Male Breast Cancer Awareness Week was established in 2009 as a result of a collaboration between several male breast cancer organizations, including Out of the Shadow of Pink. While it is not a national holiday yet, the week has been officially declared in several states including Pennsylvania (2010), Florida (2011), New Jersey (2012), and Massachusetts (2012).
We couldn’t be happier about this special week, just for the guys. Male breast cancer isn’t something that gets a lot of attention. Many people believe that it isn’t possible for men to get breast cancer. We even wrote an article dispelling the myth that men can’t get breast cancer and it’s a topic we always cover in our breast health workshops we give to schools, businesses, and community groups.
The truth is that 1% of all breast cancer cases occur in men. And according to breast cancer statistics from the American Cancer Society, more than 2,000 men are diagnosed every year, with 450 of those eventually dying from the disease. That’s an extremely high The measure of the number of deaths in a particular population., much higher than women’s breast cancer, due almost entirely to last-stage diagnosis that resulted from lack of early detection.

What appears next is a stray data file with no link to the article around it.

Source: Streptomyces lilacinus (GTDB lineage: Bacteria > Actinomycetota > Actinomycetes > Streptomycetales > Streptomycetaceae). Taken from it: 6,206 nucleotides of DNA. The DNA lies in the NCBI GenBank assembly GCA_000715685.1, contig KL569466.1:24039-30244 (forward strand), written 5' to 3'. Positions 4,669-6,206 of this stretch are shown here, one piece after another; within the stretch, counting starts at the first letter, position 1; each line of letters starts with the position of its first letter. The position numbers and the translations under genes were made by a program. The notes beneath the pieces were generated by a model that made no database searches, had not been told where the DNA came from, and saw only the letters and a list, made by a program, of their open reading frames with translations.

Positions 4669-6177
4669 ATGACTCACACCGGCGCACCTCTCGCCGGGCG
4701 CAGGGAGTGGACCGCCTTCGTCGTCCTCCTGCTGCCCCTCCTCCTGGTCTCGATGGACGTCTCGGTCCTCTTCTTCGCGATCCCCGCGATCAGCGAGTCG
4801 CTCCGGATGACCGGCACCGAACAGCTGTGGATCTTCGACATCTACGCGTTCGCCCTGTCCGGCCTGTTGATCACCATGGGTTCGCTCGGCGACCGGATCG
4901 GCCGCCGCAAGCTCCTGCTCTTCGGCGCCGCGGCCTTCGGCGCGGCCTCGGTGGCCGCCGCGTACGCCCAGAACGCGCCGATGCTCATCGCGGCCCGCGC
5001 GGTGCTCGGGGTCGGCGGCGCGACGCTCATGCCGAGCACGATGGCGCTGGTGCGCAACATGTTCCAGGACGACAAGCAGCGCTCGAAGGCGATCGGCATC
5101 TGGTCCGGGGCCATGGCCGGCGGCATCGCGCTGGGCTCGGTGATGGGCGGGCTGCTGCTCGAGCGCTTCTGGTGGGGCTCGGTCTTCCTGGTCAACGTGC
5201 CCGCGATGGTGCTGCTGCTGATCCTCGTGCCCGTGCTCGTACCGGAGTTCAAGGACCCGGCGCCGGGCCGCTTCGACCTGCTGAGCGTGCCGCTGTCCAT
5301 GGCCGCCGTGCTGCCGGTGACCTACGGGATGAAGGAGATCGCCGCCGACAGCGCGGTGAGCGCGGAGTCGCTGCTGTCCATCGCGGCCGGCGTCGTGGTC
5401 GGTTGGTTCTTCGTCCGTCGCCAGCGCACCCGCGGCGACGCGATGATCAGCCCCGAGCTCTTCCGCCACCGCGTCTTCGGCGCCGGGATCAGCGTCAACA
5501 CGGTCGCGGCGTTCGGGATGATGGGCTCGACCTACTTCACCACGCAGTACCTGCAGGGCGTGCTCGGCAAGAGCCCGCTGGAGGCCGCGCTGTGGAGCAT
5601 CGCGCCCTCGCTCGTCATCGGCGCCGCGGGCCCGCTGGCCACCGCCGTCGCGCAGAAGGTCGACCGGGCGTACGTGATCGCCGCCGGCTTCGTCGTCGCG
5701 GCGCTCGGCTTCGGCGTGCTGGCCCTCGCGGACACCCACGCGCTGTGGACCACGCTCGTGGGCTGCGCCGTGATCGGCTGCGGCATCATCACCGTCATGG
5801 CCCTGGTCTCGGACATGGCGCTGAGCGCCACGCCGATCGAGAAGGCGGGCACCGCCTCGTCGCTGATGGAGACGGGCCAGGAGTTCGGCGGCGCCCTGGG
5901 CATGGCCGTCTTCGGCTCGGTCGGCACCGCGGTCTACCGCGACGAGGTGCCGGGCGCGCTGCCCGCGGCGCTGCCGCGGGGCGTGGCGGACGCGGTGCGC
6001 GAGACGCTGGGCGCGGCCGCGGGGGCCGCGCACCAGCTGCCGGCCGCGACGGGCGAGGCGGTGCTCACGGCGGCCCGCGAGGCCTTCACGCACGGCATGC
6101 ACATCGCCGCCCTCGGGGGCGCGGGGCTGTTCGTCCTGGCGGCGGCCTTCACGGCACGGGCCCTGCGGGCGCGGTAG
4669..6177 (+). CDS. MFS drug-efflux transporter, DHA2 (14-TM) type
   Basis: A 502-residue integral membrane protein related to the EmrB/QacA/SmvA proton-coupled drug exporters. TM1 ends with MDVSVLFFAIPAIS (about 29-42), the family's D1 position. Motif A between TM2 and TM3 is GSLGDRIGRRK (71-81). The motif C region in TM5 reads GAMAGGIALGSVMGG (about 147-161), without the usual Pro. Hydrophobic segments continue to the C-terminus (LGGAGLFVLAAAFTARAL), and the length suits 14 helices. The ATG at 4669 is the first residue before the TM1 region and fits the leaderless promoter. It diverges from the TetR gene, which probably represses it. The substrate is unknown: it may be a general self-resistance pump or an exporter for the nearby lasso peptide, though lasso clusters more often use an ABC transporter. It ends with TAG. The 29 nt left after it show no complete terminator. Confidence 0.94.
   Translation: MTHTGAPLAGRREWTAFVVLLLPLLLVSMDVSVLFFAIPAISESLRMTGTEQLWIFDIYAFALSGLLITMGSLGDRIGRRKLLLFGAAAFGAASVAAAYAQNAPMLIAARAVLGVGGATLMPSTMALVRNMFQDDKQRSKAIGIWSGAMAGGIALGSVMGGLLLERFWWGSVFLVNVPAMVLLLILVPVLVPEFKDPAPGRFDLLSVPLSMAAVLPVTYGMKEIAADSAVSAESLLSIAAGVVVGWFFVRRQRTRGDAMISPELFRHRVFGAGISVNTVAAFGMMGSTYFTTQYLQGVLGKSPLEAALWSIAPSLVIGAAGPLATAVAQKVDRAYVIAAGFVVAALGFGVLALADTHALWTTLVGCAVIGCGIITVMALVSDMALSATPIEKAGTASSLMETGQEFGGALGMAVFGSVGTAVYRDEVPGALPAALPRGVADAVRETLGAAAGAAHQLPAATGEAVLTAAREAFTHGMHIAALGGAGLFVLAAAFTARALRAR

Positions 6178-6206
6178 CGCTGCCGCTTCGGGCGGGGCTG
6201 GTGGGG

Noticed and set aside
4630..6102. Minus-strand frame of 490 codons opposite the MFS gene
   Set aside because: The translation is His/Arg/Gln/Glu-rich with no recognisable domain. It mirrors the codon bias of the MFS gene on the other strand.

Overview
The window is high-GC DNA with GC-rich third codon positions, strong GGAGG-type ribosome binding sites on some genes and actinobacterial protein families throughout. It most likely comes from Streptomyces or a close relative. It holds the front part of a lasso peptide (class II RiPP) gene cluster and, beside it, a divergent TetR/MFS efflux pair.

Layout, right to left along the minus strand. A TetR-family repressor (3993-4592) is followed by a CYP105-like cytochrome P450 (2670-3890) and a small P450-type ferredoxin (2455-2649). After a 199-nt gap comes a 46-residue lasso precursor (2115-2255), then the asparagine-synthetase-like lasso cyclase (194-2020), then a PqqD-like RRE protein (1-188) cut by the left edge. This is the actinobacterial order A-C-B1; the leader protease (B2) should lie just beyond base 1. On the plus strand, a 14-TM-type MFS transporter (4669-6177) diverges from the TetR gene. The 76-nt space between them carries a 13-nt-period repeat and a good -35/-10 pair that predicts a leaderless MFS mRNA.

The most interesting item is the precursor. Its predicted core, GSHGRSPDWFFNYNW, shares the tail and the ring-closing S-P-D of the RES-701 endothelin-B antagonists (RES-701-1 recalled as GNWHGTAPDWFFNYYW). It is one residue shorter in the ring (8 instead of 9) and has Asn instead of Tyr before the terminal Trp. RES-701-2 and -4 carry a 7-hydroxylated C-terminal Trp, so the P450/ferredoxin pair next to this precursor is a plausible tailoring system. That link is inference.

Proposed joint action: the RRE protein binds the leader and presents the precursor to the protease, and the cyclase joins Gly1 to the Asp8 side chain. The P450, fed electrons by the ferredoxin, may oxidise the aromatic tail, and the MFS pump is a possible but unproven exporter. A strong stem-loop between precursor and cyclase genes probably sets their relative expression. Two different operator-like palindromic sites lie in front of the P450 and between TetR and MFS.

Besides being more aware of breast cancer in men, what can the guys do to take action during Male Breast Cancer Awareness Week? For men, like women, doing a breast self-exam can be extremely helpful in detecting signs of breast cancer early and improving chances of survival. Sometimes simply being aware of your body and promptly getting changes checked out by a doctor can make all the difference in a diagnosis. One of the early detection success stories we are most proud of comes from a man who found a lump on his chest and got it checked out as a result of our programs.
At Leviton’s annual health fair, a gentleman came by our booth and told us that his girlfriend discovered a lump in his lower chest area. Remembering what he read from our brochure that 1% of all breast cancer cases are men, and 20% of men who are diagnosed die, he chose not to ignore the lump. Thankfully the lump was Not harmful; not cancerous (referring to a cell or mass).; however a scan showed the early stages of pancreatic cancer. He was very grateful for what he learned at the wellness fair and said that the we played a significant role in his decision to seek medical attention.”
—Laura Culhane, Program Educator
How are you celebrating Male Breast Cancer Awareness week? We’d love to hear your ideas!